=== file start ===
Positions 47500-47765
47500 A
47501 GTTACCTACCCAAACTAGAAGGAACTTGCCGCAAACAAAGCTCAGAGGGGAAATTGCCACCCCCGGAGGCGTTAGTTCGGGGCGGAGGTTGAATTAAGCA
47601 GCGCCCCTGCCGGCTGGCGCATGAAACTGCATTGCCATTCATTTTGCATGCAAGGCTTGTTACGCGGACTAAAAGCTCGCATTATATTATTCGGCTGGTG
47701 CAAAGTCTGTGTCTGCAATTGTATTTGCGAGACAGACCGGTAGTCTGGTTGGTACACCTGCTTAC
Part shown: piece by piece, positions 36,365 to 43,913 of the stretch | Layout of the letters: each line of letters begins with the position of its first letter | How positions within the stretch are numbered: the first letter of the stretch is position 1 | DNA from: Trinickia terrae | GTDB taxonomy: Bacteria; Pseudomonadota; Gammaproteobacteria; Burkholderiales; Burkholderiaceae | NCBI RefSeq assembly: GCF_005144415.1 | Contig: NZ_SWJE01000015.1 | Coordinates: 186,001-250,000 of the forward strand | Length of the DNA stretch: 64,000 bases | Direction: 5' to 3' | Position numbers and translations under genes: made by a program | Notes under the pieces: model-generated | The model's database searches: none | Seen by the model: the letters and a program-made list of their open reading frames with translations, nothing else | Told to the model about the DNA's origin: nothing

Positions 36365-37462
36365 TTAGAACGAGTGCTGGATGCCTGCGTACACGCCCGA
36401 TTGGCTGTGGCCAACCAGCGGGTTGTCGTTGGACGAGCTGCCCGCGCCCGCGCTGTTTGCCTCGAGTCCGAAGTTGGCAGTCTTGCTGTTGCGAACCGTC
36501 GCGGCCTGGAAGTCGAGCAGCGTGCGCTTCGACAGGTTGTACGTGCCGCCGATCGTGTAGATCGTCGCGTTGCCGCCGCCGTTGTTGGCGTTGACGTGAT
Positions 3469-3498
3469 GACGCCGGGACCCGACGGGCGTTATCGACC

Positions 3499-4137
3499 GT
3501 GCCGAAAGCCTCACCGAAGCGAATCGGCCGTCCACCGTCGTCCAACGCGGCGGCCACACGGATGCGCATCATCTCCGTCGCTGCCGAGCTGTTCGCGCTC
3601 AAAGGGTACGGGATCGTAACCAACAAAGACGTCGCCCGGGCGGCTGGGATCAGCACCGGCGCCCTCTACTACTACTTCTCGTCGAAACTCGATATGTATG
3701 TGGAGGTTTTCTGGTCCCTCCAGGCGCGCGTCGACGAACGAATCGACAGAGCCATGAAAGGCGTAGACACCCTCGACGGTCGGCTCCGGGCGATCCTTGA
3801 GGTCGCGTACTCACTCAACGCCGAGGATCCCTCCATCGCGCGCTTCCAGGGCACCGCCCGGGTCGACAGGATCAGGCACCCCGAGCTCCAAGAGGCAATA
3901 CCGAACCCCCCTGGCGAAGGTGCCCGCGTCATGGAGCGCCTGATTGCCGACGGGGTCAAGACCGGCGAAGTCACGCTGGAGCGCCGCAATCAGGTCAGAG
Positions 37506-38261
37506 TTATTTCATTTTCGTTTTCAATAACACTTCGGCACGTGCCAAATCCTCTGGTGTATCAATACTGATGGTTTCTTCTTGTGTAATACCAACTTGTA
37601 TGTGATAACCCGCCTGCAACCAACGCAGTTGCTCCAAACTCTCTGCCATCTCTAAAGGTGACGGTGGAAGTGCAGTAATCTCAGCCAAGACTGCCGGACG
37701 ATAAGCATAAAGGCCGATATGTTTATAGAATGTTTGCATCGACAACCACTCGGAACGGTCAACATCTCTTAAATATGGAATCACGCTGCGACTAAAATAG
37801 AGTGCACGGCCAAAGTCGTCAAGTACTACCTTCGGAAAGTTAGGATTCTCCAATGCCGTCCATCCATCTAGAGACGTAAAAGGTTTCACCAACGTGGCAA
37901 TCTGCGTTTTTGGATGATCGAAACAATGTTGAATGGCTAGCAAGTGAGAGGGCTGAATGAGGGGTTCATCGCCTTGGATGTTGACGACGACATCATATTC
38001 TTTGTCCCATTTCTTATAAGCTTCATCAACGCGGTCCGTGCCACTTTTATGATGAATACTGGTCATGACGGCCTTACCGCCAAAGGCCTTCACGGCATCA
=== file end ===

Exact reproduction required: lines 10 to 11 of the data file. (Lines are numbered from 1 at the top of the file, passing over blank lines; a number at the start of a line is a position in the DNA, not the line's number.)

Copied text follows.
36501 GCGGCCTGGAAGTCGAGCAGCGTGCGCTTCGACAGGTTGTACGTGCCGCCGATCGTGTAGATCGTCGCGTTGCCGCCGCCGTTGTTGGCGTTGACGTGAT
Positions 3469-3498